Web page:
Toxoplasmosis causes either no or minimal symptoms of sore throat or fever in the mother but is associated with severe adverse outcome for a foetus. About 30% of people acquire the infection during their lifetime, although it is rare in pregnancy at 2-2.6 per thousand. The transplacental transmission rate is reported to range from 0% to 40%.
Transmission to the foetus occurs only in women who develop their primary infection during pregnancy. It may result in visual and hearing deficit, mental and psychomotor retardation, seizures, haematological abnormalities or death. Although there is little evidence from RCTs that prenatal education is effective in reducing congenital toxoplasmosis the evidence from observational studies suggests it is. The National Screening Committee has advised that the current evidence does not support screening.
The infection can be acquired through ingestion of infected, undercooked meat or contaminated food or water. A common source of infection is handling soil that has been contaminated with cat faeces. So women should not be advised to avoid all contact with cats but to avoid the main risk factors of undercooked meat, gardening without gloves and handling cat litter.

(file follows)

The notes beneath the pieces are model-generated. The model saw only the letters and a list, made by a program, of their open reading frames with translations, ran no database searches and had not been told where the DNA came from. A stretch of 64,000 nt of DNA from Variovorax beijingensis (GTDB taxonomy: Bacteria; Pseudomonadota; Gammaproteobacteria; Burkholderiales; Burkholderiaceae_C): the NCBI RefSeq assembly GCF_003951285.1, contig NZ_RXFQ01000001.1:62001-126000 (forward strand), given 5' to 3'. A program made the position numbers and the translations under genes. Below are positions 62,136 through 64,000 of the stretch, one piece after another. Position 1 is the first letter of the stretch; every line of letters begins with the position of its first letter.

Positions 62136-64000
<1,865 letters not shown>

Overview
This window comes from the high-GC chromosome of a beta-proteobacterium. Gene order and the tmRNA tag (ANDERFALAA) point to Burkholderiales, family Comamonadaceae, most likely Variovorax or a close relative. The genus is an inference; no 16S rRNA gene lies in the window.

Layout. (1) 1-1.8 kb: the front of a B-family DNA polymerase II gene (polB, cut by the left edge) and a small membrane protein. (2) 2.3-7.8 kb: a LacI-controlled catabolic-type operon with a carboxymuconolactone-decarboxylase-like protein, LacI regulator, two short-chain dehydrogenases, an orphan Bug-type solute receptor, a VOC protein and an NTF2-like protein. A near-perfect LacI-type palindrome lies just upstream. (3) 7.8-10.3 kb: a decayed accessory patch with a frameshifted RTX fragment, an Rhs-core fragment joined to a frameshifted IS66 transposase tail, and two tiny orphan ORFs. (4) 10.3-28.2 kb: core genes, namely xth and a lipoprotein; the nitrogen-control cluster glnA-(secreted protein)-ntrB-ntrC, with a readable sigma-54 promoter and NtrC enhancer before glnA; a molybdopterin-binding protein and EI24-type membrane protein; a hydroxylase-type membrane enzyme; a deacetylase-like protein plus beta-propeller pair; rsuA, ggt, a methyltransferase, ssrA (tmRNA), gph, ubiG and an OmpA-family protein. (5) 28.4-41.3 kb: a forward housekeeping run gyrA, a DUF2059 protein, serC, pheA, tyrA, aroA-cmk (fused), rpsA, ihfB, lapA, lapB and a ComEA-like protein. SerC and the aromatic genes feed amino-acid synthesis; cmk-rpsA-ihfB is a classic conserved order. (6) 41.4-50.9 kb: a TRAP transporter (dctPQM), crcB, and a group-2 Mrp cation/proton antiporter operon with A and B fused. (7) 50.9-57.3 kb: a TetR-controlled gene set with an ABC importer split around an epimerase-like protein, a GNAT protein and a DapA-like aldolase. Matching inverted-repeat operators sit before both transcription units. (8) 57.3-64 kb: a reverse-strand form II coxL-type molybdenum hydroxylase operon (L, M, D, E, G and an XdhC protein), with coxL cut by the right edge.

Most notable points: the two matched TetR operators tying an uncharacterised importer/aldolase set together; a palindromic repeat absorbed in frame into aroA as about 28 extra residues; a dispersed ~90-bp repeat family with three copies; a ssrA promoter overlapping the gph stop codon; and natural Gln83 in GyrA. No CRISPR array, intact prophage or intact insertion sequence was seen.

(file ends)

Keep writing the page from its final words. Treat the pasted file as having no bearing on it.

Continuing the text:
6 Why is PCOS associated with a higher rate of miscarriage?
Polycystic ovarian morphology is probably not associated with miscarriage but PCOS is associated with a higher miscarriage rate although the pathophysiology is unclear.
Initially it was thought that raised LH led to premature maturation of the oocyte and development of a nonviable embryo but more recent studies have not confirmed the association. Miscarriage in these women may be due to endometrial ‘dysynchrony', whereby an embryo attempts to implant in an endometrium that is not fully prepared.
There are conflicting results about whether raised androgens are associated with miscarriage and, if so, whether this is independent of polycystic ovarian morphology.
Women with PCOS are often obese and this is in itself a risk factor for miscarriage. Hyperinsulinaemia and insulin resistance may be the key factor, possibly via deficient endometrial development or because of excessive glucose transport into the embryonic environment.
A review of the role of PCOS in recurrent miscarriage was published last year4.